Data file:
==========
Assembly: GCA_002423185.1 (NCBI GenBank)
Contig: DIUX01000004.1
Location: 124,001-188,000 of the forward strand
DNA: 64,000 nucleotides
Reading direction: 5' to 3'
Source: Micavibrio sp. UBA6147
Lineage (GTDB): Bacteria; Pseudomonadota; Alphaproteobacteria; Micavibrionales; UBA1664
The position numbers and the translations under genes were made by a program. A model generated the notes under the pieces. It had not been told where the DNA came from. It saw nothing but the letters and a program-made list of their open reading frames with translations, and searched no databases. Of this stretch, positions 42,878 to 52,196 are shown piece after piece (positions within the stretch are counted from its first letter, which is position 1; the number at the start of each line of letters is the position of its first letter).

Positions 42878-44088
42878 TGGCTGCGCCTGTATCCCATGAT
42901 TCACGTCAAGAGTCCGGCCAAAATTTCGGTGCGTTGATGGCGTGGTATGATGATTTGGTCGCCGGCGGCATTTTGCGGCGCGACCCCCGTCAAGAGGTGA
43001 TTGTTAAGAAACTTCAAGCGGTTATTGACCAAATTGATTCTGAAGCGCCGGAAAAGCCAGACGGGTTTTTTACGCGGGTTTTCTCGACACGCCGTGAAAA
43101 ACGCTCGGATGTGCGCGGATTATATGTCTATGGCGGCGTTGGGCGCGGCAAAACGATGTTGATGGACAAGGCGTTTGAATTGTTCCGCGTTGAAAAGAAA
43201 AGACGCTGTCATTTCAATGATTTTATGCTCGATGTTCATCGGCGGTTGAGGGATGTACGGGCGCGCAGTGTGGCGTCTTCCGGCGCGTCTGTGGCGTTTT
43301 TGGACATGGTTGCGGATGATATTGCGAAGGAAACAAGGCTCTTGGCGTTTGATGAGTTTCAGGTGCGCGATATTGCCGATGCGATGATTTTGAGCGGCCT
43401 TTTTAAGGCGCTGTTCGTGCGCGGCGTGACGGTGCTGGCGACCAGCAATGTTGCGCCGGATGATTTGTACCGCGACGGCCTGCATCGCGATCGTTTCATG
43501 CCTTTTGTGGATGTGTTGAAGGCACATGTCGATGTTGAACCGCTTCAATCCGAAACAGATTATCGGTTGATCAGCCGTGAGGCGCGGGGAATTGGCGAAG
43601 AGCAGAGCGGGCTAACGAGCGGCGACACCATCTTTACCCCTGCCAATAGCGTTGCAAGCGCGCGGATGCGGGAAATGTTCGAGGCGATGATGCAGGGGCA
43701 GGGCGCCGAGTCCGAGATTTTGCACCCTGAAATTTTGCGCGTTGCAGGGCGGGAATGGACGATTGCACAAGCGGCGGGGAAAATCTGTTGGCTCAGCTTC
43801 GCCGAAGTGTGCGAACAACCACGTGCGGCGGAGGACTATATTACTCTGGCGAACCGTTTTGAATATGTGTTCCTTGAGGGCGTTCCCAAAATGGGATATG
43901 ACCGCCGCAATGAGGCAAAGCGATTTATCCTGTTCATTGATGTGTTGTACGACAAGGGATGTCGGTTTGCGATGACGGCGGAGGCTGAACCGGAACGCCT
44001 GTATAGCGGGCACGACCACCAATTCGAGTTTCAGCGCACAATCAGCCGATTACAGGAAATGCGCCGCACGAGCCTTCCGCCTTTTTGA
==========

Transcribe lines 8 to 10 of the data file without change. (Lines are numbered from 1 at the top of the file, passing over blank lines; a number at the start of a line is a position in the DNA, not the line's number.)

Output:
The position numbers and the translations under genes were made by a program. A model generated the notes under the pieces. It had not been told where the DNA came from. It saw nothing but the letters and a program-made list of their open reading frames with translations, and searched no databases. Of this stretch, positions 42,878 to 52,196 are shown piece after piece (positions within the stretch are counted from its first letter, which is position 1; the number at the start of each line of letters is the position of its first letter).

Positions 42878-44088
42878 TGGCTGCGCCTGTATCCCATGAT